From PBN: Some downtown businesses take precautions ahead of election results
Months after a night of violent protests damaged some downtown businesses, a few companies were again taking precautions in anticipation of potential fallout from the Nov. 3 election.
Citizens Bank and Santander Bank both boarded up downtown branches as part of company decisions to shore up storefronts in major cities across the country as a precaution, according to spokespeople for each bank. Neither would comment on how long they planned to keep branches boarded, or whether any other Rhode Island locations were being similarly shuttered.
The street-side entrance of DSW Designer Shoe Warehouse at the Providence Place mall was boarded, while neighboring restaurants such as The Cheesecake Factory and P.F. Chang’s were setting up for outdoor dining on Tuesday morning.
Mall management did not immediately respond to requests for comment.
The decision comes amid national unrest and threats of rioting over the results of the impending presidential election. That a host of downtown businesses, including those in the Providence Place Mall, were damaged by riots that broke out in June has heightened awareness and caution for some.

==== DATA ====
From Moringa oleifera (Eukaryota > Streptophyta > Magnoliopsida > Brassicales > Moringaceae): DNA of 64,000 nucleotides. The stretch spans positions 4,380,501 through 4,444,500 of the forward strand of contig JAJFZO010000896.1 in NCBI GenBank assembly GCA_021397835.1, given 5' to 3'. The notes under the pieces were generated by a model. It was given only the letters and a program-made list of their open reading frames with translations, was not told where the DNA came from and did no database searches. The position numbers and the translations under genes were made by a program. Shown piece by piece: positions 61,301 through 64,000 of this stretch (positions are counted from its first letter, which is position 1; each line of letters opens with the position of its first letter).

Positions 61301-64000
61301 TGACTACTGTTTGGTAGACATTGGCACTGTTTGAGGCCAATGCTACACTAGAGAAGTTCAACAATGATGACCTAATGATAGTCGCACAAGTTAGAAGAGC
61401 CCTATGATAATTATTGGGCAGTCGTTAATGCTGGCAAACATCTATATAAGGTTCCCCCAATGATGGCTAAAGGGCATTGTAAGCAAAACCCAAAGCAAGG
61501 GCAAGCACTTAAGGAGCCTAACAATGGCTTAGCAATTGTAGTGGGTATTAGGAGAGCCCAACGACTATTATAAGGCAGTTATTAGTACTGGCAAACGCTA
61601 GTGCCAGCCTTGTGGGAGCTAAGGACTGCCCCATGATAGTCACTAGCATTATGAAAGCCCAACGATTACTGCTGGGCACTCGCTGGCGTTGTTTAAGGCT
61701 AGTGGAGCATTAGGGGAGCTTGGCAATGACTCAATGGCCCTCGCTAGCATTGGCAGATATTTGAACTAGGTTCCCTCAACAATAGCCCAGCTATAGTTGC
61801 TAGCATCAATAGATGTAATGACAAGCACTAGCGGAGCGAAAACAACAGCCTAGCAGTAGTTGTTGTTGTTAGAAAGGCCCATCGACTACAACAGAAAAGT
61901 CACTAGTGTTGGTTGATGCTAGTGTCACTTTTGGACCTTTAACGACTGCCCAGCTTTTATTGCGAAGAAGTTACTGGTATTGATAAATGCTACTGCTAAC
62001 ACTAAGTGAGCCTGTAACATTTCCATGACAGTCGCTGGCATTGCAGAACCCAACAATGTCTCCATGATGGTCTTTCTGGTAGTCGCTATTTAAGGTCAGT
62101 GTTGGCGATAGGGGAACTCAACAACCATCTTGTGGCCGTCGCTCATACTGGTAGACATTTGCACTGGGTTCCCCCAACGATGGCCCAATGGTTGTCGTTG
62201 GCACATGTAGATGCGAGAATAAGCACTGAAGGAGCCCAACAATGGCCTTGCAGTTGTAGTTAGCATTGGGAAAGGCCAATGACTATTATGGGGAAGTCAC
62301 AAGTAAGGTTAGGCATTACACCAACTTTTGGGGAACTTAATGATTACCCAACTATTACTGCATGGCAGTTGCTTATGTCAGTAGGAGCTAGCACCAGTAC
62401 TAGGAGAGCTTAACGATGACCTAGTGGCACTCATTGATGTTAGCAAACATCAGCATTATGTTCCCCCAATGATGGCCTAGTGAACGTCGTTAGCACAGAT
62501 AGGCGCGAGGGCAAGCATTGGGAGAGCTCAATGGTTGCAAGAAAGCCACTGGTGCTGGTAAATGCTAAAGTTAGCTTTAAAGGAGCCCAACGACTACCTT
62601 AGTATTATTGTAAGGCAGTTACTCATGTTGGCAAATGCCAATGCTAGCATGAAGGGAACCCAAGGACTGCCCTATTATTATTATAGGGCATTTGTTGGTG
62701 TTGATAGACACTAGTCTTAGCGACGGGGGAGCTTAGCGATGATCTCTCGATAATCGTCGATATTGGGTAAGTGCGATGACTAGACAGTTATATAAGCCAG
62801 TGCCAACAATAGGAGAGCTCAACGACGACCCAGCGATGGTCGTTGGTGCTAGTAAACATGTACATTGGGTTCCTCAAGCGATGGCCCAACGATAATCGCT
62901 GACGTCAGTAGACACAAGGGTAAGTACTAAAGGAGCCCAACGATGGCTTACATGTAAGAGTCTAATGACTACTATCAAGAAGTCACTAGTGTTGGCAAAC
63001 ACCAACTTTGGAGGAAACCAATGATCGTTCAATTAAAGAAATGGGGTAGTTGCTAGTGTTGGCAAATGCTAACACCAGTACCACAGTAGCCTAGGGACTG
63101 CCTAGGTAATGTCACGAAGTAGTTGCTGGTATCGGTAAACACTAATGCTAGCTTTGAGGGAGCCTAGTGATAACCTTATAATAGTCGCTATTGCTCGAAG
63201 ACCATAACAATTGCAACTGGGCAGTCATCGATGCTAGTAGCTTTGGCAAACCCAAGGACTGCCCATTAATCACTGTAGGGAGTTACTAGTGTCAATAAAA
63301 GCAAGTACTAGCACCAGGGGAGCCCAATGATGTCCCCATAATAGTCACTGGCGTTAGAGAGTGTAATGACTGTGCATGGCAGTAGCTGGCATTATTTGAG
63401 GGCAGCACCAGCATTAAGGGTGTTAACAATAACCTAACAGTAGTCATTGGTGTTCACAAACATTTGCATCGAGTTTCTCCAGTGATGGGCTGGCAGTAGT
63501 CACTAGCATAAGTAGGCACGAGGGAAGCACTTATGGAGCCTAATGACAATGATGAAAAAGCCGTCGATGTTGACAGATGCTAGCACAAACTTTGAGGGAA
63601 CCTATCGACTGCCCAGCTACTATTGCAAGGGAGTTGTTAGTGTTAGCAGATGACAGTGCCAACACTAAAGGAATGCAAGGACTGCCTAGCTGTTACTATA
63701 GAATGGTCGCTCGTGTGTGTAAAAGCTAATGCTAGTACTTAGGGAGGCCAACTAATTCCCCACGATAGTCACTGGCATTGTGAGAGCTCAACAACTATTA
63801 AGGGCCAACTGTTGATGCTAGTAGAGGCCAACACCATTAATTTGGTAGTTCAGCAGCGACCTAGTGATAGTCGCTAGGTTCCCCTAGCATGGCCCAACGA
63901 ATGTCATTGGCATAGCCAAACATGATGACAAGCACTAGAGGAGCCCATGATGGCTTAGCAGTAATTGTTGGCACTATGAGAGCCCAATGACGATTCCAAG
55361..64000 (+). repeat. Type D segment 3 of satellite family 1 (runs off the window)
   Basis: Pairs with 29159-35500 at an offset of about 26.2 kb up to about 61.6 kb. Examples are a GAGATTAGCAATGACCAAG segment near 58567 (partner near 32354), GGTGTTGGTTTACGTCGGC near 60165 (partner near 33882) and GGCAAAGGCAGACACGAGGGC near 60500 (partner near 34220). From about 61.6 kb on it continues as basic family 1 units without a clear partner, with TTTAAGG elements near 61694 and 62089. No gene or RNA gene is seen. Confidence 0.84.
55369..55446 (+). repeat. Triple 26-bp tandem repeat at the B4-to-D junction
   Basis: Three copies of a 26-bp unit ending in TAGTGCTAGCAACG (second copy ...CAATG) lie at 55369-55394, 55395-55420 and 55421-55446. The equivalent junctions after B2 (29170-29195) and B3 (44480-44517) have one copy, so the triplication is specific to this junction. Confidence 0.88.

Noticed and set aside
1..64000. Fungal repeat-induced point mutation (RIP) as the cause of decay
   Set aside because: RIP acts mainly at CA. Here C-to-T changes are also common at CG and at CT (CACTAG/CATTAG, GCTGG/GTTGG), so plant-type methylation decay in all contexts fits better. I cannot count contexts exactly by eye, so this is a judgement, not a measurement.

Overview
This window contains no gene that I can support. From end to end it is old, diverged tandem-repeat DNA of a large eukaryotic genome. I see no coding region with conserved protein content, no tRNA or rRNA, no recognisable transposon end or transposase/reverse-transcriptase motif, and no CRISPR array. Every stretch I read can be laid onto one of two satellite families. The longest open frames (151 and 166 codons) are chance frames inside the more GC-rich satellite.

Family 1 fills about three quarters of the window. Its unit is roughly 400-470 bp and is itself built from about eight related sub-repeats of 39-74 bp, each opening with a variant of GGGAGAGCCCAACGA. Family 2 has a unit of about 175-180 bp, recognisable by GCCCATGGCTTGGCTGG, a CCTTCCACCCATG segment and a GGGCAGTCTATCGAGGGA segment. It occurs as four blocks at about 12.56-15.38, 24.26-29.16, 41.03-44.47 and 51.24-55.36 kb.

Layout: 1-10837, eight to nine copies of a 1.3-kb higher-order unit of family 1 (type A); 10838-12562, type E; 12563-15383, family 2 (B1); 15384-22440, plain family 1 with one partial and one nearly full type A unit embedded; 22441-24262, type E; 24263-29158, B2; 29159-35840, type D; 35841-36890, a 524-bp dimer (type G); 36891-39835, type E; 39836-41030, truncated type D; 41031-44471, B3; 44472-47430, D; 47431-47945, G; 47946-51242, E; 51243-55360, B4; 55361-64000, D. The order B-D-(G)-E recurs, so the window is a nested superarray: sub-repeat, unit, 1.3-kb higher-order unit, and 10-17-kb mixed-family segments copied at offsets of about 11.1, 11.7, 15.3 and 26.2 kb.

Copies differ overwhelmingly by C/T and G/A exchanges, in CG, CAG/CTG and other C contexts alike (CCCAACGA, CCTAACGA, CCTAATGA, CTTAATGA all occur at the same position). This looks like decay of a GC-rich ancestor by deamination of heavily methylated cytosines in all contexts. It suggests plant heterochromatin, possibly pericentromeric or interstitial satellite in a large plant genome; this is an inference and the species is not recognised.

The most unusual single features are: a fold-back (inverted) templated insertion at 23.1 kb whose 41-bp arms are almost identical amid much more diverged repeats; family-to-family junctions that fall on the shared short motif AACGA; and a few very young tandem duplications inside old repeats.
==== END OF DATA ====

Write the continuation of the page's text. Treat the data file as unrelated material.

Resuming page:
Still, many businesses remained open and unboarded on Tuesday.
Joseph R. Paolino Jr., owner of Paolino Properties, which owns several downtown buildings, said he felt assured after talking with city and state police about protections put in place, and was encouraging his corporate tenants against boarding up for that reason. However, Paolino had also upped the private security presence at his buildings through the end of the week.
Bob Burke, owner of Pot au Feu, echoed Paolino’s confidence. Unlike the events in June, which took much of the community by surprise, business owners and police were prepared this time around, he said.
Except for that one night of violent rioting and looting, the many protests that have swept through downtown this year have been largely peaceful, said Bradly VanDerStad, president of the newly formed Downtown Hospitality Group.
VanDerStad, who also runs Providence Tour Co. but does not have his own storefront in downtown, acknowledged that businesses owners were more skittish, and “for good reason.” However, he worried that boarding up sends a message that Providence is unsafe, ultimately hurting the business community.
“It does us better to anticipate a peaceful transition versus getting everyone worked up and afraid of what could be a nonevent,” VanDerStad said.
Rick Simone, executive director of the Federal Hill Commerce Association, also said boarding up was “overzealous” and “unnecessary,” given security plans and the state’s political climate. Simone did not know of any Federal Hill stores or members of his other business group, the Ocean State Coalition, that were shuttering ahead of the election.
CVS Health Corp. was also boarding up storefronts in certain cities, though there were no plans to do so in Providence, according to Amy Thibault, a company spokeswoman.